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Distracted: The Erosion of Attention and the Coming Dark Age Hardcover – June 1, 2008
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From Publishers Weekly
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"Maggie Jackson's fascinating book on America's collective attention deficit disorder is a wake-up call to all of us to take back our lives, turn off the technology, and focus on paying attention to what makes us human and fulfilled." -- Rosabeth Moss Kanter, Harvard Business School Professor and author of America the Principled and Confidence.
"This is an important book. I found it to be a harrowing documentation of our modern world's descent into fragmentation, self alienation, and emptiness -- brought on, to a large extent, by communication technologies that distract us, dislocate us, and destroy our inner lives. Others have commented on these issues, but I have never seen them gathered together and documented as completely as Maggie Jackson has done." -- Alan Lightman, author of the bestselling Einstein's Dreams and National Book Award finalist The Diagnosis and MIT professor
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Top Customer Reviews
Why does the stupidity epidemic continue to spread, despite its horrible cost? One answer may simply be that people are too distracted to pay attention. Consequently, they are not fully engaging their brains and focusing on what they are reading, saying, seeing, or hearing. This is a real problem in, for example, the task of driving an automobile. All of us can spot the "cell phone driver" from a distance, and there's a reason why.
It's the same reason this country has a shortage of qualified engineers, a shortage of senior project managers (average age now for the SMs in the construction industry is north of sixty), and such widespread ignorance of basic science, geography, and other subjects that require study. It's why only about half of voting-age Americans can correctly identify the three branches of the federal government.
When people are chronically distracted, something is wrong with their ability, desire, or discipline to filter out nonessential things and focus on what matters or what really has value. The result is a watered down life experience and a weakened intellect.
The effect is so pronounced and ubiquitous that, Jackson asserts, we as a society are poised on the edge of a coming dark time.Read more ›
This latter point, of course, is a paraphrase of the title of Maggie Jackson's latest book "Distracted: The Erosion of Attention and the Coming Dark Age." The major problem we face now, Jackson seems to say, is INATTENTION; that is, we are no longer engaging in such activities as reflection, searching for deeper meanings, taking time to relax and participate in traditionally intimate conversations, getting to know people in a personable way, taking the time to discern the really important from the merely transitory, and so on. We as a society and as individuals are, in other words, not paying ATTENTION. At least to the things we ought to be paying proper attention to.Read more ›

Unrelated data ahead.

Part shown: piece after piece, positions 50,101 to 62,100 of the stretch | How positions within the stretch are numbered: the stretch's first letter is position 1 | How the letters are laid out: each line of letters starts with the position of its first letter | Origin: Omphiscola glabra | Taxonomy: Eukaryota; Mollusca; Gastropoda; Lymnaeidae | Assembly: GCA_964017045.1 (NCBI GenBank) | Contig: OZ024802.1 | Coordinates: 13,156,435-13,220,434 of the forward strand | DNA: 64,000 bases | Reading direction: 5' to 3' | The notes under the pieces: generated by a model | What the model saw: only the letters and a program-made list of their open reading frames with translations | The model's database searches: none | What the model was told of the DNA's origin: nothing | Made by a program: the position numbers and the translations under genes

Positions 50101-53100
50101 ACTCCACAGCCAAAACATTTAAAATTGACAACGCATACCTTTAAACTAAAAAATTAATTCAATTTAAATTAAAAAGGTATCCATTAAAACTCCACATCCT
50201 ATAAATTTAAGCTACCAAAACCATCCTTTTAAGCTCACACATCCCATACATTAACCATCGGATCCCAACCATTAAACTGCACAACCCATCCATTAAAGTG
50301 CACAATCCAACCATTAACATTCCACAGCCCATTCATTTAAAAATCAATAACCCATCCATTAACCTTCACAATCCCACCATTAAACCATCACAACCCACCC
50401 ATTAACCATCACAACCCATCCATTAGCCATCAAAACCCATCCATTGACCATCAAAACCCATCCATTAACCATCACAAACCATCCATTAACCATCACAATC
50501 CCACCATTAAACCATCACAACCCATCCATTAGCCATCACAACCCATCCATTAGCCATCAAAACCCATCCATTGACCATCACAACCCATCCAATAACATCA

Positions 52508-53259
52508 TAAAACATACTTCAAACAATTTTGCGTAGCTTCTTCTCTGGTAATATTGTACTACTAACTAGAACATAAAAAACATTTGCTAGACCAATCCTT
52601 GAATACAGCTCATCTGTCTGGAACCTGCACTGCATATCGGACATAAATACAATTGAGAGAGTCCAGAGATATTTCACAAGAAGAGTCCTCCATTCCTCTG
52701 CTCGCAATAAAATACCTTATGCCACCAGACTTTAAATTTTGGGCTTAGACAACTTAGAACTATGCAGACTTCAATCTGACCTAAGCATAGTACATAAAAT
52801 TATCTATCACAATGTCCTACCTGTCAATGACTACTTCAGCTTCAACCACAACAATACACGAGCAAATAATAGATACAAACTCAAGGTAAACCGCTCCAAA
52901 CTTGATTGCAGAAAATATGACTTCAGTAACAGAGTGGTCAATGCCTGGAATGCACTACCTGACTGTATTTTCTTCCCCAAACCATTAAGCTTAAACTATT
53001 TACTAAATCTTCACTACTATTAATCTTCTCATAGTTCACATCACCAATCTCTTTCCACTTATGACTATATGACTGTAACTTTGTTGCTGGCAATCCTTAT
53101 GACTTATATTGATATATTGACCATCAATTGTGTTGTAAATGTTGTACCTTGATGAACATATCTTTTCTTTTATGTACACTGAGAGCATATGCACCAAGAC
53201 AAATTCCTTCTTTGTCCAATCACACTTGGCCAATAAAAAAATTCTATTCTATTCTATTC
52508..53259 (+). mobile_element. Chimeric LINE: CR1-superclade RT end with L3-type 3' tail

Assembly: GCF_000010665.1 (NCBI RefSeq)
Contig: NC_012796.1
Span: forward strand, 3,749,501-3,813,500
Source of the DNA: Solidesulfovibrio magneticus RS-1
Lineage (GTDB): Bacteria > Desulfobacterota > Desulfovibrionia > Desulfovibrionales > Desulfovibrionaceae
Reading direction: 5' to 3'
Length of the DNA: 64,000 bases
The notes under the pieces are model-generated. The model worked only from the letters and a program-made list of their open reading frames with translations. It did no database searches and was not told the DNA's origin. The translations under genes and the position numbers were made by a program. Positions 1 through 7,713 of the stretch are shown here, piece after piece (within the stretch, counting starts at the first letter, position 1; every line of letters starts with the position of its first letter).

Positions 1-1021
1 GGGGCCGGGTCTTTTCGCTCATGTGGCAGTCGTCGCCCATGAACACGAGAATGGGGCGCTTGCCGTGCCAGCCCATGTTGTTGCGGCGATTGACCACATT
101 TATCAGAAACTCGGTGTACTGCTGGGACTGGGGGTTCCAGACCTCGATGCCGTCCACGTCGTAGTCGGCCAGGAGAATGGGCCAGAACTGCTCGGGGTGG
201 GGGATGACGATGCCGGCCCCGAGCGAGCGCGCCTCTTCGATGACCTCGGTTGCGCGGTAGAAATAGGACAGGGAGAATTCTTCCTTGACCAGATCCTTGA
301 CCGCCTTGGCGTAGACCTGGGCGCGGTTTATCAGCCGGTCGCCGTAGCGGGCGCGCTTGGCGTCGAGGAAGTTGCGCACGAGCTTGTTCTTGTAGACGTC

Jackson's book is not without its merits. She examines the crucial issue of attentional capacity and growth in children, and how electronic stimuli fracture attention and foster an 'attention deficit' society. She effectively discusses America's simultaneity - the idea that internet connectivity, technology, and travel, have rendered people both 'everywhere and nowhere.' Decrying this neo-nomadic culture, she also asserts - with convincing narratives - that simultaneity and attentional distraction tends toward the dissolution of American families and relationships.
However, "Distracted" also delves into topics that fail to demonstrably progress its thesis. Jackson discusses individual people and problems which only bear tangential importance to the implications of a 'distracted' society. The virtual world's treatment of death, the dangerous preference of information by an unreliable internet rather than books, and a curious digression on the eating habits of an overworking population, are but a few topics that waste the reader's time. Here and elsewhere, Jackson tries to weave a quilt with discordant fabrics and patterns, and the result is a disjointed and scattered product.Read more ›
Most Recent Customer Reviews
This book almost made me dislike reading. There were some typos. The author is way to wordy. I get what she was trying to say but it could have been said in less pages. Read morePublished 10 months ago by Amazon Customer
This book is all over the place. I feel like the authors must have been distracted when trying to structure it.Published 15 months ago by mike301
"Distracted" is a riveting read. Several times over the course of the past year, men and women have commented to me about their disappointment in the fast-paced, instant... Read morePublished 18 months ago by nana
Maggie Jackson's Distracted: The Erosion on Attention and the Coming Dark Age (ISBN 978-1-59102-623-5) offers still more commentary on a popular subject these days: the damaging... Read morePublished 19 months ago by Jeff Minick
The author did a wonderful job in the book in describing why a healthy attention span is so important and what we are losing in the deterioration in our ability to focus. Read morePublished on August 21, 2013 by ThrillCozby
It doesn't matter how one feels about the ways in which Jackson goes about exploring the nature of our distracted lives; the important thing is that she did it. Read morePublished on May 26, 2013 by melissa o'brien
loves creative language ... overpowering, bombastic
technical language .... a penchant for going too far with the explanation ... Read more
I'm drawn to write this review on revisiting Jackson's book after reading it not long after its publication in 2008. Read morePublished on April 8, 2013 by John Hitchcock